I also discovered Co.ConAmore on my last day, a lovely garden cafe with kitschy furniture and all sorts of healthy eats including smoothie bowls and matcha lattes. I loved working with my laptop in the open air, but my one gripe was the lack of outlets. Other than that, I could see this being my local hangout if I lived in Tulum.

co.conamore tulum
Co.ConAmore in Tulum.

Riviera Maya Mexico

Planning a trip to Mexico?

These are the sites I use and recommend for booking travel:

Hotels in Riviera Maya: Booking.com

Flights to Cancun / Mexico: Skyscanner

Car rental in Mexico: DiscoverCars.com

Activities in Riviera Maya: GetYourGuide or Viator

Travel insurance for Mexico: Safety Wing or World Nomads

eSIMs & SIM cards for Mexico: Sims Direct

Oh and also: STREET ART & YOGA. Tulum has lots of both going on. This made me pretty happy.

I dropped into a power yoga class at Yoga Dicha one night. The class was mostly taught in Spanish with the occasional English translation and I LOVED it.

And street art, my god, it’s everywhere! I could hardly walk a minute without seeing a colorful mural on a wall nearby. I loved how much Mayan designs were incorporated into the street art. Don’t worry, full post on Tulum street art will be hitting the blog soon!

Riviera Maya Mexico



Frugal Facts

As of January 2017 —


  • Hotel Sueno Maya – We paid about US$60/night for a private room with a double bed, kitchenette, TV, and aircon. I believe prices were inflated all over Isla Mujeres because it was around New Years.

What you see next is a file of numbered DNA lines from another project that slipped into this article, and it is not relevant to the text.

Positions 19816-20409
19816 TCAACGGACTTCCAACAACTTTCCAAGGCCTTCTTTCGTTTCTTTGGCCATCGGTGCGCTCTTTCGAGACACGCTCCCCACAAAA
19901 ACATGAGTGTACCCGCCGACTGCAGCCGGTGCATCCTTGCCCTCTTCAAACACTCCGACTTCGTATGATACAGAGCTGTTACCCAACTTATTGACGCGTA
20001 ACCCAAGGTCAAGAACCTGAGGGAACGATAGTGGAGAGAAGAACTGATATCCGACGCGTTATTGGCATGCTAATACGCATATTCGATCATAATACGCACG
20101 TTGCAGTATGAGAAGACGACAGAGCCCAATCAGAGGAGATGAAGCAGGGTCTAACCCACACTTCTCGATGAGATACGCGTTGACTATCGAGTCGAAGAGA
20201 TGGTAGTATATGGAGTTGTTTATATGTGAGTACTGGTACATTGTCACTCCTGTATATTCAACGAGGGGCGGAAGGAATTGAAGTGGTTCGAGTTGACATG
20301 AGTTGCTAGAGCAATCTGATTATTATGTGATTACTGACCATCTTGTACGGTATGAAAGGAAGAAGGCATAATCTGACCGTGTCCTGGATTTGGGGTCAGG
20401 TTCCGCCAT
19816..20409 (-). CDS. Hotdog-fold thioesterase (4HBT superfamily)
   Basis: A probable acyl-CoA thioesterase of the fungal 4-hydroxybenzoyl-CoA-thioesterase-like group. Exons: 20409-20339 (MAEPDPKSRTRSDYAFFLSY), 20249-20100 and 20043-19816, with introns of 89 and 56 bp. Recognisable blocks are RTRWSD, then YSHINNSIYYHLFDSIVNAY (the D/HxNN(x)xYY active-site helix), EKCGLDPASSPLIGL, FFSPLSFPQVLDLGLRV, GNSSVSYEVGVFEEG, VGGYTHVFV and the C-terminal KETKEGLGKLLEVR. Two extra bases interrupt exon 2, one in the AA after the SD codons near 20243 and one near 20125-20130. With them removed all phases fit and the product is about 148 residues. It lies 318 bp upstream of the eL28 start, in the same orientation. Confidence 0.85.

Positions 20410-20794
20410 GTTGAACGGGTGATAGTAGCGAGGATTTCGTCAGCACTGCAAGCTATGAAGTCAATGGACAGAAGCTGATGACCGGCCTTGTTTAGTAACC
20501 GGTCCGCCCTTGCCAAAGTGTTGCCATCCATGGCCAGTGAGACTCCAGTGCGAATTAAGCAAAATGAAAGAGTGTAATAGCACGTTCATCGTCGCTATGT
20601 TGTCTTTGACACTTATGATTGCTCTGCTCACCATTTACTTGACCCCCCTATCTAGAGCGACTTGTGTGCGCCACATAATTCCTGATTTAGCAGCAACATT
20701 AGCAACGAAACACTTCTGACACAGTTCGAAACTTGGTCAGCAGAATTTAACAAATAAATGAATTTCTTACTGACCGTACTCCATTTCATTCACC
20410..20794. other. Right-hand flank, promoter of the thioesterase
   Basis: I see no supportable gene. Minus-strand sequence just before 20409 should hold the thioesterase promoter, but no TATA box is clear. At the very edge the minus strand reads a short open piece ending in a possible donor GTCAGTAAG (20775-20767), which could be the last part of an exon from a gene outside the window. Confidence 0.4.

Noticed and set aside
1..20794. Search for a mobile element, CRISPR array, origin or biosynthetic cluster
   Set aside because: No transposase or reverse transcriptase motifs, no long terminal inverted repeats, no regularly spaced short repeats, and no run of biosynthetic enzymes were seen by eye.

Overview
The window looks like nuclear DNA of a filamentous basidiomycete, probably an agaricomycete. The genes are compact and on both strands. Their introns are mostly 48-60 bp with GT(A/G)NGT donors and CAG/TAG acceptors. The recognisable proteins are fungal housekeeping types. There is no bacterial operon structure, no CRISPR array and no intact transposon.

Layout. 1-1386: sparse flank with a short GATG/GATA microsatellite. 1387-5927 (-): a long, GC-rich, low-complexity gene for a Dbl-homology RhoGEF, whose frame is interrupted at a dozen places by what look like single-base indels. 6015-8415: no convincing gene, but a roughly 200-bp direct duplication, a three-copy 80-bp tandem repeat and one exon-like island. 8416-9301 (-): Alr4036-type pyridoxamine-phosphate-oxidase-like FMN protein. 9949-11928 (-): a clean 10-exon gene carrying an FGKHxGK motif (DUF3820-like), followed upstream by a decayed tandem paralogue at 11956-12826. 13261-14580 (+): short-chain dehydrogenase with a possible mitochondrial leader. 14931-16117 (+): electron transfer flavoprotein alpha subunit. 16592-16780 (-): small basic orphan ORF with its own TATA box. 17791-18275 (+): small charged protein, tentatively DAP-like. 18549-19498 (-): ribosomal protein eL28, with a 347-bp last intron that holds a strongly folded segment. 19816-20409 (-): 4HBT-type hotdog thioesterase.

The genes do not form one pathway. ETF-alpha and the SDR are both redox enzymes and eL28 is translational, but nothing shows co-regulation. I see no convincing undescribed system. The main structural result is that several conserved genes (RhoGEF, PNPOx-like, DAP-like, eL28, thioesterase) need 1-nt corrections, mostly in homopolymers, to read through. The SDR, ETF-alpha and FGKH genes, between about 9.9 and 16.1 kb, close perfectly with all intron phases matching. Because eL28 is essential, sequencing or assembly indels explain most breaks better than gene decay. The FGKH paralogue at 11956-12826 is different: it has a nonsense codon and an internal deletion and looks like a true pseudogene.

• Grand Hyatt Playa del Carmen – We spent 27,000 Chase Ultimate Rewards points per night for a king room on the club level. It was worth every single point and then some.
  • Hostal Pueblo Magico – I paid US$30/night for a private room which was basic but spacious. Dorm beds also available at about US$12/night.


I did 2 cenote dives at Dos Ojos with Agua Clara for US$130, all equipment and transport included.

I rented a bike from Kelly Bikes for 100 MXN per 24 hours (about US$5). They also rent snorkel gear for 50 MXN/day ($US2.50), which is much cheaper than if you rented a snorkel at each individual cenote. They’re located in Tulum town on the corner of 307 & Av Coba (diagonal from Scotiabank).

Admission to Dos Ojos is 200 MXN (US$10), Gran Cenote is 150 MXN (US$8), and Cenote Calavera is 100 MXN ($US5).

Admission to the Tulum ruins is 70 MXN (US$3.50).

A drop-in yoga class at Yoga Dicha costs US$15.

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Where To Go In Riviera Maya, Mexico